Cannabis could prevent COVID-19 infections by binding to the spike proteins found on the virus, a new study suggests.
Research by Oregon State University found two compounds, which are commonly found in hemp, could offer protection against the virus.
The study is yet to be peer-reviewed and did not involve THC, which is found in marijuana. Instead, it looked at two compounds in hemp - cannabigerolic acid (CBGA) and cannabidiolic acid (CBDA).
It found both compounds have the potential to stop infections by binding to the spike protein on the virus and blocking a step the pathogen uses to infect people.
The researchers tested the compounds against the alpha and beta variants. They did not give people supplements or compare infection rates in those who used the compound versus those who didn't.
Lead author Richard van Breemen of Oregon State's Global Hemp Innovation Center said the compounds are abundant in hemp, which is widely available.
"They are not controlled substances like THC, the psychoactive ingredient in marijuana, and have a good safety profile in humans.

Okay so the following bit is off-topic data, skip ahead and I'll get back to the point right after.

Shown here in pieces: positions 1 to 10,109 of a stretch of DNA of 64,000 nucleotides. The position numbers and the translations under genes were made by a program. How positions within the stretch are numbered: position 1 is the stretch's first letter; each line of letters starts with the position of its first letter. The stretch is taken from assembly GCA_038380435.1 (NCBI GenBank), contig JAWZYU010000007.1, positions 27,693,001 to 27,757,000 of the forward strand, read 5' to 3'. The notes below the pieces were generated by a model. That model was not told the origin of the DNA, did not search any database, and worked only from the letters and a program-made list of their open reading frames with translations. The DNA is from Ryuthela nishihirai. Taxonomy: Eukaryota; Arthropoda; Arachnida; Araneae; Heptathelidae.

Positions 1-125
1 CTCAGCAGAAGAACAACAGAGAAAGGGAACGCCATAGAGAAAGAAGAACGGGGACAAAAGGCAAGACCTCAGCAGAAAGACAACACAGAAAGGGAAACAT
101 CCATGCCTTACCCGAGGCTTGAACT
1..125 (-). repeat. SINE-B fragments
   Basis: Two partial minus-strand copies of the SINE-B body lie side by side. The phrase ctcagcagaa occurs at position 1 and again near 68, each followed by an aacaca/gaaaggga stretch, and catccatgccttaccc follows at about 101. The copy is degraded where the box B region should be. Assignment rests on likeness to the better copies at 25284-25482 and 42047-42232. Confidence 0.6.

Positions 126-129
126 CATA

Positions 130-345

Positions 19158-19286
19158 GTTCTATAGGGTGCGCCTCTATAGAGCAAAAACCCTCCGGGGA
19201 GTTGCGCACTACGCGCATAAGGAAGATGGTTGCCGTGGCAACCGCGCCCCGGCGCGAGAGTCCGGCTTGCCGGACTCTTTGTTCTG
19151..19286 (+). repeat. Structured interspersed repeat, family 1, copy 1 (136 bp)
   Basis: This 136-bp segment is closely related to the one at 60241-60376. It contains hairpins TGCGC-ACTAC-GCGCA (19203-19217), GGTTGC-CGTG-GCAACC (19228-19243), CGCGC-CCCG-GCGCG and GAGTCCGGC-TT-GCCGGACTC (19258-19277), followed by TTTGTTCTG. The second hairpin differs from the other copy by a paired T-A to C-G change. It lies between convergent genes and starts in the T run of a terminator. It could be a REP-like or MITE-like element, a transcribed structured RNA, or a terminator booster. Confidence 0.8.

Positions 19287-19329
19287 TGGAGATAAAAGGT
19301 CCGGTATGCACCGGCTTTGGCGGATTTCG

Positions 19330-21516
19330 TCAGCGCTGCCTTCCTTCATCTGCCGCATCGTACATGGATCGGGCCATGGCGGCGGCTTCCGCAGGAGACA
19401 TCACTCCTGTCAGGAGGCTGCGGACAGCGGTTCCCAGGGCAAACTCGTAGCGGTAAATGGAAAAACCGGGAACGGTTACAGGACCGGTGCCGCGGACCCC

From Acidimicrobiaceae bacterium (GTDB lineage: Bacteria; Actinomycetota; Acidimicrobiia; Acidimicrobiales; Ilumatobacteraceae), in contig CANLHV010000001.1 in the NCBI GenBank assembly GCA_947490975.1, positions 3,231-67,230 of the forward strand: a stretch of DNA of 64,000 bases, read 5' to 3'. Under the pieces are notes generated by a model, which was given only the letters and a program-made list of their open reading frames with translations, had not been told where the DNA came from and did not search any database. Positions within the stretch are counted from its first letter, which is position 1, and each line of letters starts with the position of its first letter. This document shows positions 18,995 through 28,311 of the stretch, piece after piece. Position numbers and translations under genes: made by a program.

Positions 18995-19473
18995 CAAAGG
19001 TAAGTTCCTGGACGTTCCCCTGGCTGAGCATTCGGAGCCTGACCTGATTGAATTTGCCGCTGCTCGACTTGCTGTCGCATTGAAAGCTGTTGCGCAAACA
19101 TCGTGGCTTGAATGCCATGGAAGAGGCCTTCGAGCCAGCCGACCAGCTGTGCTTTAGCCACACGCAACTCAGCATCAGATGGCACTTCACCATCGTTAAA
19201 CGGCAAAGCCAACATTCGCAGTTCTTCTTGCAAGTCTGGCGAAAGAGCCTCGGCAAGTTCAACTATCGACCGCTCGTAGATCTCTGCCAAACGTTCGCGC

"They have the potential to prevent as well as treat infection by SARS-CoV-2," he said in a statement to Bloomberg.
Breenem stressed recreational marijuana would not have the same effect as the compounds and smoking weed would not protect you from COVID-19.
"The active compounds we've discovered in hemp are cannabidiolic acid, CBD-A, CBG-A, and THC-A," Van Breeman told Vice News.
"'A' stands for an acid group, a carboxylic acid — this group can be removed upon treatment. So if these hemp products containing these compounds are smoked or vaped, the heat exposure could cause the chemical decomposition or conversion of CBD-A to CBD, CBG-A to CBG, and THC-A to THC. So, we know that CBD, CBG and THC are not active against the virus."
While hemp is considered a cannabis plant, it differs from marijuana and is used for fibre, food and in beauty products and supplements.
Hemp products are legal in New Zealand, unlike marijuana which is a Class C drug.